Review: Straimium Immortaly

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There are a lot of weird games on Steam. Shocking insight, I know, but what’s genuinely shocking is how few of them are truly, compellingly weird at their cores. You can go poking through the Weeklong Deals to find all sorts of oddities, but that might just be strange art or bad translations or concepts that never fully come together. Games like Straimium Immortaly are rare, the ones that start with a bizarre concept and build a fully-realized world and gameplay around it that’s equally bizarre. I’ve had no more luck making progress in beating this one or understanding it than I have in learning how to pronounce its name, but the weirdness that makes it so inscrutable also makes it remarkably compelling.


Normally this is the part of the review where I give an overview of the story or premise of the game in question. This time, I’m going to transcribe the opening crawl of the game for you instead:

In the far stars of Straimium, Queenis nestle in Cubicus nests. There they birth meany nasties to wage ever lasting Cubos War against rivaly Queeni Emperess. Straima Ninjas, holiest warriors, lead these Immortaly Incursions. Are you one such hallow Straima? Dare you breach the… Cubicus?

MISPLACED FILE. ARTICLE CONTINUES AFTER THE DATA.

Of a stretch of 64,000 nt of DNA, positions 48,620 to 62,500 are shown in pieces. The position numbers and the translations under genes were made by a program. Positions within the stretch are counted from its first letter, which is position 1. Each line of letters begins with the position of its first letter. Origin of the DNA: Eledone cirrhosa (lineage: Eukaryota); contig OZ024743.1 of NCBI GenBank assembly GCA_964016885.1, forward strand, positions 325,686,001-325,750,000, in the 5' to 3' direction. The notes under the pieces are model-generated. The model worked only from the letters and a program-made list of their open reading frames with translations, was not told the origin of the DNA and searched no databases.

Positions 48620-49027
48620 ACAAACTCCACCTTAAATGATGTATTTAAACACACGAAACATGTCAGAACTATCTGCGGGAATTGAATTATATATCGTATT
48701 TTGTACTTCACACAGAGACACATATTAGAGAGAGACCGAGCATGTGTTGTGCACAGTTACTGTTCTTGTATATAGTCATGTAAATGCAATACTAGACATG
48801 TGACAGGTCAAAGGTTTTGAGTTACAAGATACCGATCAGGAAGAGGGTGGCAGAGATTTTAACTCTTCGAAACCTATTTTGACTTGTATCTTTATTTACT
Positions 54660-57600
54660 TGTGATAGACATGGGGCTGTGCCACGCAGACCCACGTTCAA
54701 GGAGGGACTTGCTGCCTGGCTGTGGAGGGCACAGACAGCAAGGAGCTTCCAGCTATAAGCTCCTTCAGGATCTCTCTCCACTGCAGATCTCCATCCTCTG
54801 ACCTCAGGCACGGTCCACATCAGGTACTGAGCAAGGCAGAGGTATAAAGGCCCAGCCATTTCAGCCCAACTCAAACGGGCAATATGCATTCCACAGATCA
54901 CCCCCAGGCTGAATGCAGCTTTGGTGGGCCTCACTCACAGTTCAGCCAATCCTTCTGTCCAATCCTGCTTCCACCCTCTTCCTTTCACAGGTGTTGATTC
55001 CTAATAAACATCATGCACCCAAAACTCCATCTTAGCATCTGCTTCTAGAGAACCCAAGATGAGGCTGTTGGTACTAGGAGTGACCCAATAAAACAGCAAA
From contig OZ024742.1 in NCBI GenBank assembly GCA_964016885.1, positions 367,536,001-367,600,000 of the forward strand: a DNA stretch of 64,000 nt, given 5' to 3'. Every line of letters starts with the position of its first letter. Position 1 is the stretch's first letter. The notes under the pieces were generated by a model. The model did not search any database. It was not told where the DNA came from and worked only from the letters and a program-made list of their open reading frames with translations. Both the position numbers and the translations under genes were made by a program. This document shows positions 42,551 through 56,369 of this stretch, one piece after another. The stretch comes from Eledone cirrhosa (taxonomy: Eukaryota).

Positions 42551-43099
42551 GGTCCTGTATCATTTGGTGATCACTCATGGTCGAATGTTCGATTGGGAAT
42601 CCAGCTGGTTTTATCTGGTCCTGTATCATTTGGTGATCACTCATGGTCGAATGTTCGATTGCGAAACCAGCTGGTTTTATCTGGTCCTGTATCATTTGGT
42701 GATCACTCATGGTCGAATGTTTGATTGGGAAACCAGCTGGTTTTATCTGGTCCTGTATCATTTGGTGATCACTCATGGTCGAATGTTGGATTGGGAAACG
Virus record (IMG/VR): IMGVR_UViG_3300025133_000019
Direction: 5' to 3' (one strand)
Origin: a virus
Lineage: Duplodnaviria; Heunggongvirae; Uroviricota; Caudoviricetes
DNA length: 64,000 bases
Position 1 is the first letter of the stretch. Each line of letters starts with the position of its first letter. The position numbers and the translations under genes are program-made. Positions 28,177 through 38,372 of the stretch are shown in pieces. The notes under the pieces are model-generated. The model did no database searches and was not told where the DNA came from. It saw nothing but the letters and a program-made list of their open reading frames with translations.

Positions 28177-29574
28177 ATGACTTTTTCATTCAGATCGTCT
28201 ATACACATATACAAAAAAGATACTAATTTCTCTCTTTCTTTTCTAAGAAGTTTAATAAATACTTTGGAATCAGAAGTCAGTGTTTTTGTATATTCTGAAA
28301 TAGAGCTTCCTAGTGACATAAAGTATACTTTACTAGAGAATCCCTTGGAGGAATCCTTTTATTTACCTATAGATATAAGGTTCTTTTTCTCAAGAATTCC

I had to stare at this for a bit before sussing out much meaning, but I think you’re a space fighter waging war against the Queeni Emperess, and you enter the Cubicus to find and destroy her. If the writing throws you off then you’d better get used to it, because all the text in the game is this sort of addled conversational rambling. No exceptions, either… even the game menus and button prompts get cute with you.

It’s not going to make much more sense once your tiny Straima Ninja is deposited, rainbow-spewing jetpack and all, into the Cubicus. You’ve got a free flight, some kind of blaster, and a few special powers to use as you explore the grid rooms of the Cubicus, seeking items and upgrades and direction. The big red heart on your UI has a pretty obvious purpose but the rest of it less so, and you’ll need to do some experimenting to figure out what all the icons are and how they’re connected. The same goes for the rooms themselves, technocolor nightmares of busy sprites that they are. Some of those sprites will chase you or shoot you, some can be shot and don’t do anything, and some are just bizarre background entities that may yet have some relevance to your task.


This is the compelling weirdness that I was talking about, the pervasive mystery that starts with the opening text and the pulsating technicolor environs, and extends to everything you see and do. Starting out, you’ll need to figure out real fast what are the enemies you need to kill, what are the hazards to avoid, what are the items and useful bits, and what is just background noise. And that won’t even stay constant as you progress! For example, some rooms have lumpy, bio-organic computer terminals that you can’t interact with, but they do feature scrolling text you can read. However, there’s a hacking tool item that can get into them and disable the enemies and security features in the room, or sometimes backfire and make things worse. It took me awhile to realize the little purple things floating around the rooms were actually the game’s currency, and you collected it by shooting. And there are still chests and points of interest marked with bizarre symbols I still haven’t worked out.